The Wild Man of Orford
The origin for these images was the story of the Old Man of Orford.
Ralph of Coggeshall wrote one of the earliest accounts in Chronicon Anglicanum in 1200:
In the time of King Henry II, when Bartholomew de Glanville was in charge of the castle at Orford, it happened that some fishermen, fishing in the sea there, caught in their nets a merman…The creature was totally naked and of human form in all his limbs. He had hair but, on top, this was all tattered and torn. His beard was long and pointed and his chest extremely shaggy and bristly…Whatever was put in front of him he ate greedily. He ate raw as well as cooked fish, and the raw ones he squeezed powerfully in his hands until he had drunk all the juices and this was how he ate them…They happened to take him to the sea, after setting up a triple row of nets in front of him. The merman soon swam down to the bottom of the sea and so crossed under all their nets. Again and again he would emerge from the depths of the sea and look for a long time at those watching him on the shore.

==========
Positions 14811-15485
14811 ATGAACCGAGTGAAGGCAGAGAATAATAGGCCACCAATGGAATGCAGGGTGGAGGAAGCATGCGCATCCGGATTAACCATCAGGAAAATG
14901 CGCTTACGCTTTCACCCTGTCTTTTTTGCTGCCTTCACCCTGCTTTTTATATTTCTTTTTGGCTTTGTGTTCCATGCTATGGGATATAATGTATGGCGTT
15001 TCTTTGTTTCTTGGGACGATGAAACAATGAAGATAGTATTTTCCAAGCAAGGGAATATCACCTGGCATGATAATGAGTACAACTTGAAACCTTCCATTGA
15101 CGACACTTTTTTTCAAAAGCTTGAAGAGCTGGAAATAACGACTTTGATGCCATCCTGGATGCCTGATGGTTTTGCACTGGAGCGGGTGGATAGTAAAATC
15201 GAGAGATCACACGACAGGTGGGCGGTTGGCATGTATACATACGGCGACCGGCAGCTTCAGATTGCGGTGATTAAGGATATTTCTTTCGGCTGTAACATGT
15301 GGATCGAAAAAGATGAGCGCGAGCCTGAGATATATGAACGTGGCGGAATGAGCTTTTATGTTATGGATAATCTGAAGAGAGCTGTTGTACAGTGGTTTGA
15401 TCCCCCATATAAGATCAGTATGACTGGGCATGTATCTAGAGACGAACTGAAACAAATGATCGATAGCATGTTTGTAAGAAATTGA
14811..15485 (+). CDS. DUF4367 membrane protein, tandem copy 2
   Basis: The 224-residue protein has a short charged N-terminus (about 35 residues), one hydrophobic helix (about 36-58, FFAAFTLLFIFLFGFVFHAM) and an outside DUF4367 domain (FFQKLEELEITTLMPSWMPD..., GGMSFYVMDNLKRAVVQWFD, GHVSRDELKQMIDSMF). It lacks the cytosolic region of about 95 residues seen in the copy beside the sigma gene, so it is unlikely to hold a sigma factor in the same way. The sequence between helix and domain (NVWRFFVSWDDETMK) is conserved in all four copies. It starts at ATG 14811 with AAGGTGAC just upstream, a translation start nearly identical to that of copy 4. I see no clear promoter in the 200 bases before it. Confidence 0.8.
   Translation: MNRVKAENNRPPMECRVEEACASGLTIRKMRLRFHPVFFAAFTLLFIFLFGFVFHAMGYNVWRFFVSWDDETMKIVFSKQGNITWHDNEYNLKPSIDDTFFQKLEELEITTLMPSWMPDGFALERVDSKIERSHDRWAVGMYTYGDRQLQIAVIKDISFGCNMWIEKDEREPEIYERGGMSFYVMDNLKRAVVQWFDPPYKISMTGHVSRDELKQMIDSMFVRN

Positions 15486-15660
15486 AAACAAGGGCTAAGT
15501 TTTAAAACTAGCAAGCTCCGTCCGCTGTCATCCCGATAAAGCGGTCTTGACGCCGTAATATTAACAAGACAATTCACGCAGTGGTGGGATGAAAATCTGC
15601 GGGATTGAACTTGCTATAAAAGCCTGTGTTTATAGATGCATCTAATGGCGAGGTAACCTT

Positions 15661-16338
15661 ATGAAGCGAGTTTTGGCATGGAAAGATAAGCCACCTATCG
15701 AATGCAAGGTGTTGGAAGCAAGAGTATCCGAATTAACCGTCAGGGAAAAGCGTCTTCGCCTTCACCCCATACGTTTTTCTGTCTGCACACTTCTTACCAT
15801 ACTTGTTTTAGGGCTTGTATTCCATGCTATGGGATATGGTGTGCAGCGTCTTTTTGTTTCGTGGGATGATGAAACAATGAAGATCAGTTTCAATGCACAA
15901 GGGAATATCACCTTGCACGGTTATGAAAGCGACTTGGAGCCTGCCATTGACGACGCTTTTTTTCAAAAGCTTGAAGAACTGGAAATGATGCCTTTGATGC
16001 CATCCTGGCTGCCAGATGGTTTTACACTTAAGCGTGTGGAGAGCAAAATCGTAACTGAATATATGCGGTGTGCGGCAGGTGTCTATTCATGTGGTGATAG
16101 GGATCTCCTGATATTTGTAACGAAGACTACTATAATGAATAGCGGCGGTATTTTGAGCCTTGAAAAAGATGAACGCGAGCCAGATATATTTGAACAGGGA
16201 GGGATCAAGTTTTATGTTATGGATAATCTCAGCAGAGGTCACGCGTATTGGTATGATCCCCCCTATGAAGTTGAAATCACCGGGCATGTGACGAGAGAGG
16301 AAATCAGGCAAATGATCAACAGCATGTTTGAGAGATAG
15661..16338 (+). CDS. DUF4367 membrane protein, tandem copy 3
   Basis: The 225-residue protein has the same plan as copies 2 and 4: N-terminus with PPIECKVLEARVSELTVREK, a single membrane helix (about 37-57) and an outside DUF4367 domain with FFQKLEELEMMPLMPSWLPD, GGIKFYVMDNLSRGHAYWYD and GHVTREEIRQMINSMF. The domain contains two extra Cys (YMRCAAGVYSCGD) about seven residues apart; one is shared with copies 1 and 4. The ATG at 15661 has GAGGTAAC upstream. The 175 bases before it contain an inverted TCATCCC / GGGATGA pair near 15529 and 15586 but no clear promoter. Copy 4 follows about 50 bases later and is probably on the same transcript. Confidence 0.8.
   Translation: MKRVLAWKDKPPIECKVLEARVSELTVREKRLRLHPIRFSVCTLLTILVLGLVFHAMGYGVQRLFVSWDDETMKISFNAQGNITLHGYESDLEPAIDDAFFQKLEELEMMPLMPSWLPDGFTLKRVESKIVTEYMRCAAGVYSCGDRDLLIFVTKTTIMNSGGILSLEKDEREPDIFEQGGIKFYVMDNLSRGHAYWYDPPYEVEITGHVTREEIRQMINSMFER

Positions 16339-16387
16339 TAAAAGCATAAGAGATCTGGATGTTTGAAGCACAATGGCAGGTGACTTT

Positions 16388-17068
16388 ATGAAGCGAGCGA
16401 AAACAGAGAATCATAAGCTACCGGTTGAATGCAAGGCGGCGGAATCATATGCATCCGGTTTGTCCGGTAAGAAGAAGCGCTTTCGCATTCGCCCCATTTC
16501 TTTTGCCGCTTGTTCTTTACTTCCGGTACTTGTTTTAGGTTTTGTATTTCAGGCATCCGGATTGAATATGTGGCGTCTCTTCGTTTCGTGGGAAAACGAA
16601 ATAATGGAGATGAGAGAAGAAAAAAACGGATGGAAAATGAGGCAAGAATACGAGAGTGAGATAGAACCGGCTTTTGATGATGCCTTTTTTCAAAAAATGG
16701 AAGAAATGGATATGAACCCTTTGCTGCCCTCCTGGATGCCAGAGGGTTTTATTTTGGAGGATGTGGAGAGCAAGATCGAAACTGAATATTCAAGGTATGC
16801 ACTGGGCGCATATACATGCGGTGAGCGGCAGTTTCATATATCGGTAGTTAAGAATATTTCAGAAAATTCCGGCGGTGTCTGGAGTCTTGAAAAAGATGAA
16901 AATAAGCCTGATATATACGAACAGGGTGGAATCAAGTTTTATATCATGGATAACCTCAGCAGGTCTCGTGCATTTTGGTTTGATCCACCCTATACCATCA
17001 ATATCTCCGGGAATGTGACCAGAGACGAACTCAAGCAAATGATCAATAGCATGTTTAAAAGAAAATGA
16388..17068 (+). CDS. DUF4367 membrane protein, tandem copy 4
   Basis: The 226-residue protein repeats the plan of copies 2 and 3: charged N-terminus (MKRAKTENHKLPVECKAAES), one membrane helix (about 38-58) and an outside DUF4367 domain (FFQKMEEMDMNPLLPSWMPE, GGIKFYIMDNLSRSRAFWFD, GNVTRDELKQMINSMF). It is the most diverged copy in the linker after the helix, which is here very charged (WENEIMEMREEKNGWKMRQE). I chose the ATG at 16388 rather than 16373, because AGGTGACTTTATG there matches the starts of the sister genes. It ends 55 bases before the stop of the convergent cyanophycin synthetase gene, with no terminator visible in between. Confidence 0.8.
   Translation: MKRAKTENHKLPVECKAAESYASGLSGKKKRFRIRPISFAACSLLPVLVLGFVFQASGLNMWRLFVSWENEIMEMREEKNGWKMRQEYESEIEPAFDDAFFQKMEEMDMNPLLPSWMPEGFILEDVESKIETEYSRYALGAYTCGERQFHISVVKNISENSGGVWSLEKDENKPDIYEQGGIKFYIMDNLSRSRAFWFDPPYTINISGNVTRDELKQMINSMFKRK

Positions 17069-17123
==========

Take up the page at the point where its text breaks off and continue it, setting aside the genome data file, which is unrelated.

I first discovered it through a beautiful adaptation with poetry and woodcuts by Drummond and Dodds Wild Man of Orford 2015
My own images were inspired by textures in an old wooden board propped up behind one of the fish shops. As I explored different croppings of the marks a rather different story emerged - one of shipwreck, abandonment and betrayal. The Wild man here is both scary and also guardian against dangerous of dreams of castles and princes.